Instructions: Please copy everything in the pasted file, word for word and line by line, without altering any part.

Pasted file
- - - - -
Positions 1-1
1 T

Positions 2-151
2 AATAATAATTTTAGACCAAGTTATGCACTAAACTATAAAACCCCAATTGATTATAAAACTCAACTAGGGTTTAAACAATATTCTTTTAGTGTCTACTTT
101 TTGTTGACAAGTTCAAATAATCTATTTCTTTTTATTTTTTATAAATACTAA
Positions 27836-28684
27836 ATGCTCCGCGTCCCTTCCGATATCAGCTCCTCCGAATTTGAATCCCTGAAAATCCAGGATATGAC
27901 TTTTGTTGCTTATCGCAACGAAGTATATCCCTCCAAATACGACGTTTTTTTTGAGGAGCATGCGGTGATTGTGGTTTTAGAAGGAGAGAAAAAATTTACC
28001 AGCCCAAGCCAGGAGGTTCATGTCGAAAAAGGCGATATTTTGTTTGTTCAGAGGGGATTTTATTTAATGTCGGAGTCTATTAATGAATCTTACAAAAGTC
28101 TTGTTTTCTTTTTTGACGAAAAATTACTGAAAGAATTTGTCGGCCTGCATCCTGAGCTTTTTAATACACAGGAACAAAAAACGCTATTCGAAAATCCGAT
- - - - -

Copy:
Positions 1-1
1 T

Positions 2-151
2 AATAATAATTTTAGACCAAGTTATGCACTAAACTATAAAACCCCAATTGATTATAAAACTCAACTAGGGTTTAAACAATATTCTTTTAGTGTCTACTTT
101 TTGTTGACAAGTTCAAATAATCTATTTCTTTTTATTTTTTATAAATACTAA
Positions 27836-28684
27836 ATGCTCCGCGTCCCTTCCGATATCAGCTCCTCCGAATTTGAATCCCTGAAAATCCAGGATATGAC
27901 TTTTGTTGCTTATCGCAACGAAGTATATCCCTCCAAATACGACGTTTTTTTTGAGGAGCATGCGGTGATTGTGGTTTTAGAAGGAGAGAAAAAATTTACC
28001 AGCCCAAGCCAGGAGGTTCATGTCGAAAAAGGCGATATTTTGTTTGTTCAGAGGGGATTTTATTTAATGTCGGAGTCTATTAATGAATCTTACAAAAGTC
28101 TTGTTTTCTTTTTTGACGAAAAATTACTGAAAGAATTTGTCGGCCTGCATCCTGAGCTTTTTAATACACAGGAACAAAAAACGCTATTCGAAAATCCGAT